Juvenile myelomonocytic leukemia (JMML) is a rare type of blood cancer that usually affects young children. It occurs when monocytes, a type of white blood cell, grow uncontrollably.

JMML accounts for around 1–2% of all childhood leukemias.

This article examines the symptoms, causes, treatment, and outlook for JMML.

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In JMML, the excess monocytes collect in the bone marrow and crowd out healthy cells, such as:

  • white blood cells, which help to fight infections
  • red blood cells, which supply oxygen throughout the body
  • platelets, which allow blood to clot to prevent bleeding

This means people with JMML have lower than usual levels of these healthy cells, which affects the functions they perform in the body.

The abnormal JMML cells can also collect in other areas, such as the lungs, liver, intestines, and skin.

JMML usually occurs in children under 4 years of age and is more common in males.

Although the exact cause of JMML is unknown, the condition occurs due to DNA damage in developing stem cells within the bone marrow.

Stem cells help to form white blood cells, red blood cells, and platelets.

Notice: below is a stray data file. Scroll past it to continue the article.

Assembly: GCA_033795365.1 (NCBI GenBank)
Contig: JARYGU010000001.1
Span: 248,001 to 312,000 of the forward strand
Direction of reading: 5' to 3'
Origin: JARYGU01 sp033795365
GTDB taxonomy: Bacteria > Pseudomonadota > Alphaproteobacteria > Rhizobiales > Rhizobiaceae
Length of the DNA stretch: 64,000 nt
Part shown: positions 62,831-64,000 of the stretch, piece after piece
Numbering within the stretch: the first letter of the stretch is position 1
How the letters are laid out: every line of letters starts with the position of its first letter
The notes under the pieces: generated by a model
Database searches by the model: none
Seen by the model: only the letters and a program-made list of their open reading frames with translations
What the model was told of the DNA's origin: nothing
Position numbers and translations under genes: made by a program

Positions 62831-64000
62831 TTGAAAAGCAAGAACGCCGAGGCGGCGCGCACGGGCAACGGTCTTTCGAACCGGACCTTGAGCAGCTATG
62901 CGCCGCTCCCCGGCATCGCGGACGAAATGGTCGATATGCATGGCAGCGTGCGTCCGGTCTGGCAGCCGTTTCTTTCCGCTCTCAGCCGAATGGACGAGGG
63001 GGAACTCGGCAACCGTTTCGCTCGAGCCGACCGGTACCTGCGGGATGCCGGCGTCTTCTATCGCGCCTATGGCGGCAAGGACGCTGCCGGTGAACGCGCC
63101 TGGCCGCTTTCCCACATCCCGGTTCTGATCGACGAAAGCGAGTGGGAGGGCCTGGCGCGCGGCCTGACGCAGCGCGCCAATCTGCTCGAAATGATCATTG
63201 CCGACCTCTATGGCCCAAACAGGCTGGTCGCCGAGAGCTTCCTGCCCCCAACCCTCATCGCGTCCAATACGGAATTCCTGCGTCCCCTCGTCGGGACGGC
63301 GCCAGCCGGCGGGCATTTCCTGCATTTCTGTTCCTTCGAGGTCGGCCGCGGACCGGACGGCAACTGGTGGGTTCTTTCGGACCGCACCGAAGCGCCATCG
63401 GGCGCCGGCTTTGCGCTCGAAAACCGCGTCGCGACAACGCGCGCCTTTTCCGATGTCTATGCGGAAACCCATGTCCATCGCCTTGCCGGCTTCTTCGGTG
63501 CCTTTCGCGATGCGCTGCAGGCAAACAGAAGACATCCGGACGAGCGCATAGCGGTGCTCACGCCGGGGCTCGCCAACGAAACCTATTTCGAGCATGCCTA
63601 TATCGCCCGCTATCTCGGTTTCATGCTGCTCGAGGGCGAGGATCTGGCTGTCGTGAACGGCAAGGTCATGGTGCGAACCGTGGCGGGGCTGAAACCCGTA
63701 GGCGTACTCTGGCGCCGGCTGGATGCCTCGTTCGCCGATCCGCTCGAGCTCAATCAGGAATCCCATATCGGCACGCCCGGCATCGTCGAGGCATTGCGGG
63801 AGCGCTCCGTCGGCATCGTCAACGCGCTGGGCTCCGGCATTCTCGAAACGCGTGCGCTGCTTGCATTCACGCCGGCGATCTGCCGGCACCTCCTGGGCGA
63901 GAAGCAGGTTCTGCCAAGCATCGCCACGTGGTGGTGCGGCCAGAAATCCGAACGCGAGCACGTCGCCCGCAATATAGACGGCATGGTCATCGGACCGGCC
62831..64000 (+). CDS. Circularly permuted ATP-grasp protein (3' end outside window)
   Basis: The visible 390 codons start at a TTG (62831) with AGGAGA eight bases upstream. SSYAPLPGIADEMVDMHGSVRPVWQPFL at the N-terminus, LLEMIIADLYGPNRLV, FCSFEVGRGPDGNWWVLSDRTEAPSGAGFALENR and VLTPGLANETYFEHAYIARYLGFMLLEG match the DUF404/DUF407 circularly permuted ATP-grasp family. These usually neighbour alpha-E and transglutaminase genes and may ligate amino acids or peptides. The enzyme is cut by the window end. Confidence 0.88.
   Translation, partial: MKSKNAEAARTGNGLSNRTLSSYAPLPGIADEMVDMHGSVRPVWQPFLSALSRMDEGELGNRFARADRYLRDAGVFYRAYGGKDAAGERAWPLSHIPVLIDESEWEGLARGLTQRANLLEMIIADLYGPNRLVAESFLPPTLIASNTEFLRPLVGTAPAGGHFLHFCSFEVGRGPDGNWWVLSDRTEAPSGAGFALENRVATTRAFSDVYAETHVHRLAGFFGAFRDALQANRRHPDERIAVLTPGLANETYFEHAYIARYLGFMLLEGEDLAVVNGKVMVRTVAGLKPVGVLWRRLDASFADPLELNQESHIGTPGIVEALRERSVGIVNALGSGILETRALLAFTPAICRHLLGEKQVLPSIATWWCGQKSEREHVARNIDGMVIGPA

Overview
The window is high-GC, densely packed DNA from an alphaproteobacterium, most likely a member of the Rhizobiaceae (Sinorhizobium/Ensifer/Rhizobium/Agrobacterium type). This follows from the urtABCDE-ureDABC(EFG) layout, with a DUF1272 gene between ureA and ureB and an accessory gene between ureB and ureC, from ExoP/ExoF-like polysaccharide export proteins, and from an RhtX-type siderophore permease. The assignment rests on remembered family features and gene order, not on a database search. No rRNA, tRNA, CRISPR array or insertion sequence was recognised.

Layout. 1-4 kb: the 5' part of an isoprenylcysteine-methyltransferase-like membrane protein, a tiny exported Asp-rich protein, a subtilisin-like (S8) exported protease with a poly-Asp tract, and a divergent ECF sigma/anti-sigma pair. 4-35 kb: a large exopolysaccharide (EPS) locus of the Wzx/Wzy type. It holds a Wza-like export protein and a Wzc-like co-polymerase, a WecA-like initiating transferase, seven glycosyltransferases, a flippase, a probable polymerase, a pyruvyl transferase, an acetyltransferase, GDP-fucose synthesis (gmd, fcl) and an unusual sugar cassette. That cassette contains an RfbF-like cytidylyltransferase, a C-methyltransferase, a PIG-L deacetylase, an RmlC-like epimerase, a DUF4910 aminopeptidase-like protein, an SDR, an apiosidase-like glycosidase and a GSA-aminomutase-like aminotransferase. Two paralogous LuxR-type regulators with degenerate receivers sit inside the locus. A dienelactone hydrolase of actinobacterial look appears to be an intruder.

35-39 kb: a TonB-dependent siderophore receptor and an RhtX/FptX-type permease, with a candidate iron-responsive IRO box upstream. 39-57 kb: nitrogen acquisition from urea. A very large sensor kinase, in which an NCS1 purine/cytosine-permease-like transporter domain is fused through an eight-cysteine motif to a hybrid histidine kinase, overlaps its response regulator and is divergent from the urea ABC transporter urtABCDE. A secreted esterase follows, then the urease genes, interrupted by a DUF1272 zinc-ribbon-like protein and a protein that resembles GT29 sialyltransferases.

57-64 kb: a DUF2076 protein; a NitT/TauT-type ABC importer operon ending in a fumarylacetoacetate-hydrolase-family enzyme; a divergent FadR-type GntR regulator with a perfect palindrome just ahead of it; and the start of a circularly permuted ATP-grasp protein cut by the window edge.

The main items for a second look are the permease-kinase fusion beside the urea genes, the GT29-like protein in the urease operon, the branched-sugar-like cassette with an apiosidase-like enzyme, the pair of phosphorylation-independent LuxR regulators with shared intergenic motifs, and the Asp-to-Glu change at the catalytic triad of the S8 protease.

The genetic mutation affects the RAS genes. These abnormal changes affect monocytes, which causes them to grow uncontrollably.

People with certain conditions may have a predisposition for developing JMML, including:

To diagnose JMML, doctors may order a range of different tests, which may include:

  • blood tests to measure blood cell amounts, organ function, and any biomarkers of cancer
  • bone marrow biopsy, in which a doctor removes a small sample of bone marrow cells to examine under a microscope for abnormal cell changes
  • cytogenetic and molecular tests, which use blood or bone marrow samples to look for gene mutations and chromosome changes in cancer cells

People with JMML usually have specific genetic mutations or abnormal chromosome changes.

In over 95% of people with JMML, doctors will identify a genetic mutation in the RAS pathway. Around 25–30% of people with JMML will have abnormalities in chromosome 7.

Doctors also use certain diagnostic criteria to diagnose JMML. This includes specific levels of monocytes, genetic changes, and factors such as an enlarged spleen.

In most cases, allogeneic hematopoietic stem cell transplantation (HSCT) is the only effective treatment option for JMML.

Allogeneic hematopoietic stem cell transplantation (HSCT)

According to the Leukemia and Lymphoma Society (LLS), HSCT is the only known cure for JMML.

HSCT uses healthy stem cells from a donor and transplants them into the person with JMML. People may receive stem cells from a donor’s blood or bone marrow or from umbilical cord blood.

A catheter into a blood vessel will supply the stem cells to the person receiving them.

The healthy donor stem cells will create new white blood cells, red blood cells, and platelets in the bone marrow. The newly created white blood cells will help to fight any remaining cancer in the body.

Possible complications of stem cell transplant include: